$$ u(t)=\lim_{\Delta\rightarrow0}u_{\Delta}(t)\Rightarrow\delta_{\Delta}(t)=\frac{\mathrm{d}u_{\Delta}(t)}{\mathrm{d}t}\Rightarrow\delta(t)=\lim_{\Delta\rightarrow0}\delta_{\Delta}(t) $$

Also shown in the figure below:

The area of the impulse maintains to be $1$ which is the change of value for $u_{\Delta}(t)$; When $\Delta\rightarrow0$, the area is concentrated at $t=0$. From this interpretation, $\delta(t)$ can actually be written as

$$ \delta(t)=\begin{cases}1&t=0\\0&t\neq0\end{cases} $$

which is exactly the same as $\delta[t]$ for discrete-time signals.

Or let $\sigma=t-\tau$, and we have

$$ u(t)=\int_0^{\infty}\delta(t-\sigma)\mathrm{d}\sigma. $$

**Sampling Property**

Similarly we have

$$ x_1(t)=x(t)\delta_{\Delta}(t)\approx x(0)\delta_{\Delta}(t)\\ $$

The approximation is made since that $\Delta$ is so small here that we can consider $x(t)$ as a constant $x(0)$; So that we have the following result

$$ \begin{gather} x(t)\delta(t)=\lim_{\Delta\rightarrow0}x(t)\delta_{\Delta}(t)=x(0)\lim_{\Delta\rightarrow0}\delta_{\Delta}(t)=x(0)\delta(t) \\ \text{More Generally,}\ x(t)\delta(t-t_0)=x(t_0)\delta(t-t_0). \end{gather} $$

Here the property is actually

very similarto that of discrete-time signals; However the approach is different since $\delta(t)$ has a different definition here, $\mathrm{i.e.}$ $\delta(t)=\displaystyle\frac{\mathrm{d}u(t)}{\mathrm{d}t}$.

For continuous-time systems, the Input & Output are continuous:

$$ x(t)\rightsquigarrow\text{System}\rightsquigarrow y(t) $$

And for discrete-time systems, the Input & Output are discrete:

$$ x[t]\rightsquigarrow\text{System}\rightsquigarrow y[t] $$

**RC Circuit**

For an RC circuit, we have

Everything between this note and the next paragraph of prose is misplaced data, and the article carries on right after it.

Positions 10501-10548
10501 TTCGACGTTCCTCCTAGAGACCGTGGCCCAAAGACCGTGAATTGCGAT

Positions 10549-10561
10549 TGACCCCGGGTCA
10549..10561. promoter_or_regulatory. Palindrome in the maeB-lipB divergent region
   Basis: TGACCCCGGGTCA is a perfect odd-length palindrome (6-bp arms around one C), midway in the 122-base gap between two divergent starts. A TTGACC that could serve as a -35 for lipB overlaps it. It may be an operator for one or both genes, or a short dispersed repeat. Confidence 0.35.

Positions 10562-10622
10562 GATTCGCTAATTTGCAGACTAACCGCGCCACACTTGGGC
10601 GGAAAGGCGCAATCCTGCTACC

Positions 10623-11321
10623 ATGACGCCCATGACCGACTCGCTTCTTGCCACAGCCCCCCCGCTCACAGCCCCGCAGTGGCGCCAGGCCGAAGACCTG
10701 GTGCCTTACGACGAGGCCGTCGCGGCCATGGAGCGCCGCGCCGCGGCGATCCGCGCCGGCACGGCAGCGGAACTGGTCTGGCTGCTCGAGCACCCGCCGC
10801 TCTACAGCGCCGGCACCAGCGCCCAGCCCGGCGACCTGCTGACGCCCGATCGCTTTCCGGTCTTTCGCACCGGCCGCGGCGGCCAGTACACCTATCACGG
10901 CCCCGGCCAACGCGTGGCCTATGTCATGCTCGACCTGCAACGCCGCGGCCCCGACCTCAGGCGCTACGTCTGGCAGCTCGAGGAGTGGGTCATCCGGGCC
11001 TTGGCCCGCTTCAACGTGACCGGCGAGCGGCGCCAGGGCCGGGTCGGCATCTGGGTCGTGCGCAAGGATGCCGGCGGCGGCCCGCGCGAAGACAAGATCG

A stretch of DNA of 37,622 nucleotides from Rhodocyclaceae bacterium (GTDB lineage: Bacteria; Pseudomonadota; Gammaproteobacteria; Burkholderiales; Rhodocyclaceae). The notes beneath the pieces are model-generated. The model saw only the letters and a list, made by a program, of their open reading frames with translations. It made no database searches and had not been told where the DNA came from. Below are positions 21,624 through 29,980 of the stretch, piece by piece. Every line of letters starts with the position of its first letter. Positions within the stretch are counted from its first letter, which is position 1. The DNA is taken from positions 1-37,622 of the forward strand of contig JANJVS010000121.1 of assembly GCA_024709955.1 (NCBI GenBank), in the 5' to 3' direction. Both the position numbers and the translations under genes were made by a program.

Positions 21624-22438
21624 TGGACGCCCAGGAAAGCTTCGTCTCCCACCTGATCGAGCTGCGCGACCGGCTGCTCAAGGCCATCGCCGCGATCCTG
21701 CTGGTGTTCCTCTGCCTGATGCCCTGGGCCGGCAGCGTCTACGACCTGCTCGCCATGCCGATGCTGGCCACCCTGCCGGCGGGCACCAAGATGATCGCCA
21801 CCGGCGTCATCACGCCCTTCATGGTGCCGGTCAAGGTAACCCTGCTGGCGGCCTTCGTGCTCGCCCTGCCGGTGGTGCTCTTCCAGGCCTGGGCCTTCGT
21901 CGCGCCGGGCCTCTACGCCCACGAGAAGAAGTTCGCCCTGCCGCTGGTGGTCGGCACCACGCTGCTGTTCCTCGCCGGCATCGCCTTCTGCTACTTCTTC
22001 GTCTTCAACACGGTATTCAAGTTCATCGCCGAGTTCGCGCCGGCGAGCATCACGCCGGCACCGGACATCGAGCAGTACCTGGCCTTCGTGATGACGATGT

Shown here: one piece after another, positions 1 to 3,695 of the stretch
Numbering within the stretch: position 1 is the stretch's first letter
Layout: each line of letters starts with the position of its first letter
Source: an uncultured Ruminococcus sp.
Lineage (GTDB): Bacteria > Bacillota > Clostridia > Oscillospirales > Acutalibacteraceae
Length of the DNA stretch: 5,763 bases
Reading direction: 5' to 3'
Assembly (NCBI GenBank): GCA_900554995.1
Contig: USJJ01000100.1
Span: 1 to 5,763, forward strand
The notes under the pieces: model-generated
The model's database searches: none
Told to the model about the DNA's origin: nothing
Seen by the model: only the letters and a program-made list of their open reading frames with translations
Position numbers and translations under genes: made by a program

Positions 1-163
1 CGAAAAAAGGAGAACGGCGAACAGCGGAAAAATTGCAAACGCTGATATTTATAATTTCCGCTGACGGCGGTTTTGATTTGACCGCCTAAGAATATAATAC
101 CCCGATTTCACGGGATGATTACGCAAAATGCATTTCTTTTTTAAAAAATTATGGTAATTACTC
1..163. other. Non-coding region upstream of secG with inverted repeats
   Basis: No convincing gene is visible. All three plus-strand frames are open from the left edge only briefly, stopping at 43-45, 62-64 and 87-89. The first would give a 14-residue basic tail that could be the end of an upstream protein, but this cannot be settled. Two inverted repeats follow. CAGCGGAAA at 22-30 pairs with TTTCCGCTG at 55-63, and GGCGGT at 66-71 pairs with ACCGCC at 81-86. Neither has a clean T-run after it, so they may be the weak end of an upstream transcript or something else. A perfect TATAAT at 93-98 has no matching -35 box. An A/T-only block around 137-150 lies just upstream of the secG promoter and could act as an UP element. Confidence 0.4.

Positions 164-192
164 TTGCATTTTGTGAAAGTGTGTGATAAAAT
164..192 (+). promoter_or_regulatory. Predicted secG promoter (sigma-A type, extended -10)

$$ \begin{cases} i(t)=\displaystyle\frac{v_s(t)-v_c(t)}{R}&\text{current in circuit}\\ i(t)=C\cdot\displaystyle\frac{\mathrm{d}v_c(t)}{t}&\text{current through }C \end{cases}\Rightarrow\frac{\mathrm{d}v_c(t)}{\mathrm{d}t}+\frac{1}{RC}v_c(t)=\frac{1}{RC}v_s(t). $$

The latter equation is the relationship between input signal $v_s(t)$ and output signal $v_c(t)$.

**Balance in a bank account**

For balance in a bank account as an example of discrete-time system, we have

$$ y[n]=1.01y[n-1]+x[n] $$

where $y[n]$ is the balance at the end of $n$th month, $x[n]$ is next deposit, and the interest rate is $1\%$.

The relationship between input $x[n]$ and output $y[n]$ is

$$ y[n]-1.01y[n-1]=x[n]. $$

**Interconnections of Systems**

**System without Memory **: Output is dependent **only** on the current input.

$$ \mathrm{e.g.}\ \begin{cases}y[n]=\big(2x[n]-x^2[n]\big)^2\\y(t)=Rx(t)\end{cases}\ ,\text{where the only variable is the current input }n/t. $$

**System with Memory **: Output is dependent on the current **and** previous inputs.

$$ \mathrm{e.g.}\ \begin{cases}y[n]=\displaystyle\sum_{k=-\infty}^nx[k]\\y[n]=x[n-1]\rightarrow\text{延迟单元，存储输入并在下一时刻输出}\\y(t)=\displaystyle\frac{1}{C}\int_{-\infty}^tx(\tau)\mathrm{d}\tau\end{cases} $$

**Memory** : retaining or storing information about input values at times

Specifically, for *physical systems*, memory is associated with the storage of energy.

**Invertible** : Distinct inputs lead to distinct outputs. (单射, $f^{-1}$ exists)

For example, the Accumulator $\displaystyle y[n]=\sum_{k=-\infty}^n x[k]$, where the difference between two successive outputs is precisely the inputs $y[n]-y[n-1]=x[n]$.

**Noninvertible** : $f^{-1}$ does not exist, examples: $y[n]=0,\ y(t)=x^2(t).$

**Casual** : The output at any time depends only on the inputs at the **present time** and in the **past**. (But not in the future; In other words, the system has no ability for prediction.)

**Informally**, small inputs lead to responses that do not diverge.

**Formally**, bounded input leads to bounded output.

Here a function $f(t)$ is bounded if such $B$ exist that $\left|f(t)\right|<B$.

Examples :

$$ \begin{align} 1.\quad y[n]&=\frac{1}{2M+1}\sum_{k=-M}^{+M}x[n-k]\text{ which is the Average on }n\in[-M,M]\\ &\Rightarrow\text{Bounded}\Rightarrow\text{Stable}; \\ 2.\quad y[n]&=\sum_{k=-\infty}^nu[k]=(n+1)u[n]\rightarrow\infty\Rightarrow\text{Unstable}. \end{align} $$

**Time Invariant** : A time shift in the input signal results in an identical time shift in the output signal.